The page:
pgboyd
    3/18/2011, 11:35 am
    Transitioning to the Dark Side - a Detailed Log
    I plan on changing tires this weekend on Obsession, although sticking with Dunlops. As part of my science experiment I will be trying to mount my tires myself using only my Cycle Pump from BestRest and their Bead Setter gizmo:

    eleveldb
    3/18/2011, 03:40 pm
    Transitioning to the Dark Side - a Detailed Log
    I was the one who made the "knife edge" analogy soon after putting on the same tire you did. Maybe I've just gotten used to it but I don't have that sensation any more. I have had a few instances of the bike slipping a skooch on rainy

      timdearborn
      3/18/2011, 05:31 pm
      Transitioning to the Dark Side - a Detailed Log
      Bart, Thanks for the report on the Battleax. I will be looking to replace my front tire toward the end of the season and was thinking about trying one. Also appreciate the notes on your experience on cornering. The biggest concern about da

    ramauder
    3/26/2011, 12:57 pm
    Transitioning to the Dark Side - a Detailed Log
    I had the BF Goodrich mounted last week, but I have not had a chance to try it out yet since my bike is still apart while doing other maintenance/modifications. I ordered the tire from Walmart using the free ship-to-store option. Total was $9

    shotcoy
    3/27/2011, 12:29 am
    Transitioning to the Dark Side - a Detailed Log
    Tim: Thanks for the detailed report and looking forward to ongoing reports. There is little I can add, but mount the tire in warm conditions(and/or warm the tire), clean/polish the rim prior to mounting, and carefully apply your chosen tire l

    daddy_fry
    3/27/2011, 03:09 am
    Transitioning to the Dark Side - a Detailed Log
    --- In ipcrc@yahoogroups.com, "TimD" <tim@...> wrote: > > Purpose: I put a car tire on my bac

      g4321m
      3/27/2011, 03:53 pm
      Transitioning to the Dark Side - a Detailed Log
      My first impression of mounting a car tire was "why", are they crazy? But it sounds like your reason is that it offers much higher mileage than motorcycle tire do. I have always felt that motorcycle tires wear out much too soon also,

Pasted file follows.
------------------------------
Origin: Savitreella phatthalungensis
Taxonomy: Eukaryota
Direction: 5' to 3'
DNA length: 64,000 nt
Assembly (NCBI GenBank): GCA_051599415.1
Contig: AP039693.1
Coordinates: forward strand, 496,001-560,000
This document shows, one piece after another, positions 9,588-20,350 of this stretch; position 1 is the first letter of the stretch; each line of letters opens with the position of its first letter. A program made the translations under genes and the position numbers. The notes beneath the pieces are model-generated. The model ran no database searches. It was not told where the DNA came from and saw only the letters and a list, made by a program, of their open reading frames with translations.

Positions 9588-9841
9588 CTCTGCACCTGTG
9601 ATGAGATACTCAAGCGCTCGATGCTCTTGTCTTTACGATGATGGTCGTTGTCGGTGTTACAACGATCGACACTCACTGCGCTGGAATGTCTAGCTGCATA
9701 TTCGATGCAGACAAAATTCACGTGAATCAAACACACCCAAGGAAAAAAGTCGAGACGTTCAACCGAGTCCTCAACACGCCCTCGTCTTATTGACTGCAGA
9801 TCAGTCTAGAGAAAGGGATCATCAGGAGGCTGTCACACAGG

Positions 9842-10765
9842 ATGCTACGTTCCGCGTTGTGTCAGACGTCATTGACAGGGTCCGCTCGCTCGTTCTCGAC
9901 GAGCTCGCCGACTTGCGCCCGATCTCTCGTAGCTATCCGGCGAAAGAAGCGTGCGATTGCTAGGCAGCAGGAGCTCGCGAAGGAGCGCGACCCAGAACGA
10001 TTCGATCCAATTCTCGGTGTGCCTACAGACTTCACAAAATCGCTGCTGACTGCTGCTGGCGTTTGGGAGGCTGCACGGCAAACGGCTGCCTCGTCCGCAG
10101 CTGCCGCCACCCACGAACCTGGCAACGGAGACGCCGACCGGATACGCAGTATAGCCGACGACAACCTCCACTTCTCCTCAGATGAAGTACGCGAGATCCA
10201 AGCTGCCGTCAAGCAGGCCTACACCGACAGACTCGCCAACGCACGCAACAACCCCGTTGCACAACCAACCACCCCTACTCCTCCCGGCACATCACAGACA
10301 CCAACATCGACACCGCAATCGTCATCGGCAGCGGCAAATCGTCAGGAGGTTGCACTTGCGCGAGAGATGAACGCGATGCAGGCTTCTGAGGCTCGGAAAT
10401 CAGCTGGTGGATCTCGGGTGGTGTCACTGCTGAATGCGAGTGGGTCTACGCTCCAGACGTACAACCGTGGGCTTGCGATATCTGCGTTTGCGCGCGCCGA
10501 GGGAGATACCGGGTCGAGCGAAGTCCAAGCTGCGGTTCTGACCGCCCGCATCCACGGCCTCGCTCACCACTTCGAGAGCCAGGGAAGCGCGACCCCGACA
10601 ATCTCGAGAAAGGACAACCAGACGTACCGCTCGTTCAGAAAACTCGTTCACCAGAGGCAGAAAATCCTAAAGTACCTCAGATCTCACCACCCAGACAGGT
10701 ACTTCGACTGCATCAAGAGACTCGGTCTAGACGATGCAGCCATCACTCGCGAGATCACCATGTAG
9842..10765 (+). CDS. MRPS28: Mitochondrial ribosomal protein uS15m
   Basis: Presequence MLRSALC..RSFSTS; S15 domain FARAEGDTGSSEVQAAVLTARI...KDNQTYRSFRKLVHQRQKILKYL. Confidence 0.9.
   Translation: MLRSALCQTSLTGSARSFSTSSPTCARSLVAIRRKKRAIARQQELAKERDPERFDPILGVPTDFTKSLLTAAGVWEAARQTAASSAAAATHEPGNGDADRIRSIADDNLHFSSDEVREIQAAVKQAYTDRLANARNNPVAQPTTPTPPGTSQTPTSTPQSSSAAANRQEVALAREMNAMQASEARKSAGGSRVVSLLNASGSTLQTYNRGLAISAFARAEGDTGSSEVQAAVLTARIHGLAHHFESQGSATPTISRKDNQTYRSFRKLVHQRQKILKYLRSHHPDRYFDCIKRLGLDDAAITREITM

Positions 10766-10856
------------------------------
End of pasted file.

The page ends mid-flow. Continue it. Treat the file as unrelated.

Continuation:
gibinmich
        3/27/2011, 04:03 pm
        Transitioning to the Dark Side - a Detailed Log
        Can you get tires with red lines. That would be sweet! --- In ipcrc@yahoogroups.com, "Glenn" <g4321m@...>

          daddy_fry
          3/30/2011, 01:31 am
          Transitioning to the Dark Side - a Detailed Log
          > > > > Any photos of the tire mounted? > > > > thanks, > > Glenn > > You missed the great photos by KILLBOY down at the Dragon? He captured our Ohio brother's leans thru the curves that

            literidr
            3/30/2011, 04:17 pm
            Transitioning to the Dark Side - a Detailed Log
            That photo in the Dragon is scariest of all. When you see how far over that bike had to lean to make that curve compared to all the other bikes, you'll realize that curves are not what those darkside tires are good at. John Handford,

              daviddockstader
              3/31/2011, 09:45 pm
              Transitioning to the Dark Side - a Detailed Log
              I have to disagree. The lean angle for a give bike and rider position is just a function of speed and radius of the turn. He was going fast! Anybody else going that fast would also lean that far. --- In

                jim.strtr
                4/1/2011, 12:40 am
                Transitioning to the Dark Side - a Detailed Log
                Ah contrare! I am a former (very old) road racer. To lean the bike over less, all you have to do is get your butt off the seat and slide it to the inside and put all your weight on the inside foot peg. Once you do that the bike will lift up a

                  jprelock
                  4/1/2011, 12:58 am
                  Transitioning to the Dark Side - a Detailed Log
                  Well, David did say for a given rider position, but I was sort of thinking the same thing, how do you know exactly who is hanging off how far if it's only subtle? And the technique you describe works as well if you put weight on the outside p

                    jim.strtr
                    4/1/2011, 02:50 am
                    Transitioning to the Dark Side - a Detailed Log
                    Call me old fashioned, but I can't even fathom pressing down hard on the outside peg. That just sounds totally wobbly to me. But then I never was a fantastic road racer. Once I fell down a couple of times I had a vision that told me "thi

                      jprelock
                      4/1/2011, 05:30 am
                      Transitioning to the Dark Side - a Detailed Log
                      It's kind of interesting actually. Pressing down hard on the inside peg allows the bike to turn in very quickly, almost wobbly, because all your inputs are going in the same direction. Pressing down on the outside peg creates an isometric mov

                literidr
                4/1/2011, 04:43 pm
                Transitioning to the Dark Side - a Detailed Log
                Sorry, The shape of the tire is a major factor in the ability of the tire to negotiate a turn. When you are turning, the inside radius of the tire in contact with the road is shorter than the outside radius of the tire, allowing your tire

                  daviddockstader
                  4/2/2011, 08:07 pm
                  Transitioning to the Dark Side - a Detailed Log
                  We are not talking about the same thing. My statement was only about lean, nothing else. I carefully specified that my statement applied to a given rider position. Once the rider position is determined the motorcycle and rider can be treated

            shotcoy
            3/30/2011, 11:47 pm
            Transitioning to the Dark Side - a Detailed Log
            Photos available... click on "photos" on this page. Then go to " PC800 Darksider"...several pics. Dave --- In